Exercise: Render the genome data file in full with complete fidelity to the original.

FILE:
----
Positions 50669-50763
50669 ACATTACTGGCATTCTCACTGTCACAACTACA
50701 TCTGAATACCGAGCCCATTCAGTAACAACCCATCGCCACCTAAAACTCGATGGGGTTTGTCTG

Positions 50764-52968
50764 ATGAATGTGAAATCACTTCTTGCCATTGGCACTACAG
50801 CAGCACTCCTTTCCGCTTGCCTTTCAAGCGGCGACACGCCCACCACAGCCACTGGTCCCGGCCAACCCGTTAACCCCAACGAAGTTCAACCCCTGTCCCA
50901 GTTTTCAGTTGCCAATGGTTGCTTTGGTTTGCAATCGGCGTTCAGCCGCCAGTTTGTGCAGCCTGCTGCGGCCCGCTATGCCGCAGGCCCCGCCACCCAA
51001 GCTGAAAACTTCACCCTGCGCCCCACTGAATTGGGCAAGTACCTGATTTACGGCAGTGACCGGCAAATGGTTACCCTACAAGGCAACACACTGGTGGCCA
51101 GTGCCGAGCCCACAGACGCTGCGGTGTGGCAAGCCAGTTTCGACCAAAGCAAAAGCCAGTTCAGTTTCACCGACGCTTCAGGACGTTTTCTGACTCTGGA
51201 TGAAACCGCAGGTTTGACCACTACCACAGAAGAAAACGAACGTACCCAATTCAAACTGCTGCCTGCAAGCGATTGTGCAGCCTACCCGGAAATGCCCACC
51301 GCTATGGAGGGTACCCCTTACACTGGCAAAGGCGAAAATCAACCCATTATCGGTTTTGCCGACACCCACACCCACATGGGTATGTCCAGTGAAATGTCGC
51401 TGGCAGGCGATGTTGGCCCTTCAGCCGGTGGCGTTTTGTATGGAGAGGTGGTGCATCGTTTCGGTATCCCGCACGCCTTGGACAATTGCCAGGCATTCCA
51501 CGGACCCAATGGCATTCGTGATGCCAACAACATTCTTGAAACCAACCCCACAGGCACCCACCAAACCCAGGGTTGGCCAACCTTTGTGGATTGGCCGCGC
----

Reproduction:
Positions 50669-50763
50669 ACATTACTGGCATTCTCACTGTCACAACTACA
50701 TCTGAATACCGAGCCCATTCAGTAACAACCCATCGCCACCTAAAACTCGATGGGGTTTGTCTG

Positions 50764-52968
50764 ATGAATGTGAAATCACTTCTTGCCATTGGCACTACAG
50801 CAGCACTCCTTTCCGCTTGCCTTTCAAGCGGCGACACGCCCACCACAGCCACTGGTCCCGGCCAACCCGTTAACCCCAACGAAGTTCAACCCCTGTCCCA
50901 GTTTTCAGTTGCCAATGGTTGCTTTGGTTTGCAATCGGCGTTCAGCCGCCAGTTTGTGCAGCCTGCTGCGGCCCGCTATGCCGCAGGCCCCGCCACCCAA
51001 GCTGAAAACTTCACCCTGCGCCCCACTGAATTGGGCAAGTACCTGATTTACGGCAGTGACCGGCAAATGGTTACCCTACAAGGCAACACACTGGTGGCCA
51101 GTGCCGAGCCCACAGACGCTGCGGTGTGGCAAGCCAGTTTCGACCAAAGCAAAAGCCAGTTCAGTTTCACCGACGCTTCAGGACGTTTTCTGACTCTGGA
51201 TGAAACCGCAGGTTTGACCACTACCACAGAAGAAAACGAACGTACCCAATTCAAACTGCTGCCTGCAAGCGATTGTGCAGCCTACCCGGAAATGCCCACC
51301 GCTATGGAGGGTACCCCTTACACTGGCAAAGGCGAAAATCAACCCATTATCGGTTTTGCCGACACCCACACCCACATGGGTATGTCCAGTGAAATGTCGC
51401 TGGCAGGCGATGTTGGCCCTTCAGCCGGTGGCGTTTTGTATGGAGAGGTGGTGCATCGTTTCGGTATCCCGCACGCCTTGGACAATTGCCAGGCATTCCA
51501 CGGACCCAATGGCATTCGTGATGCCAACAACATTCTTGAAACCAACCCCACAGGCACCCACCAAACCCAGGGTTGGCCAACCTTTGTGGATTGGCCGCGC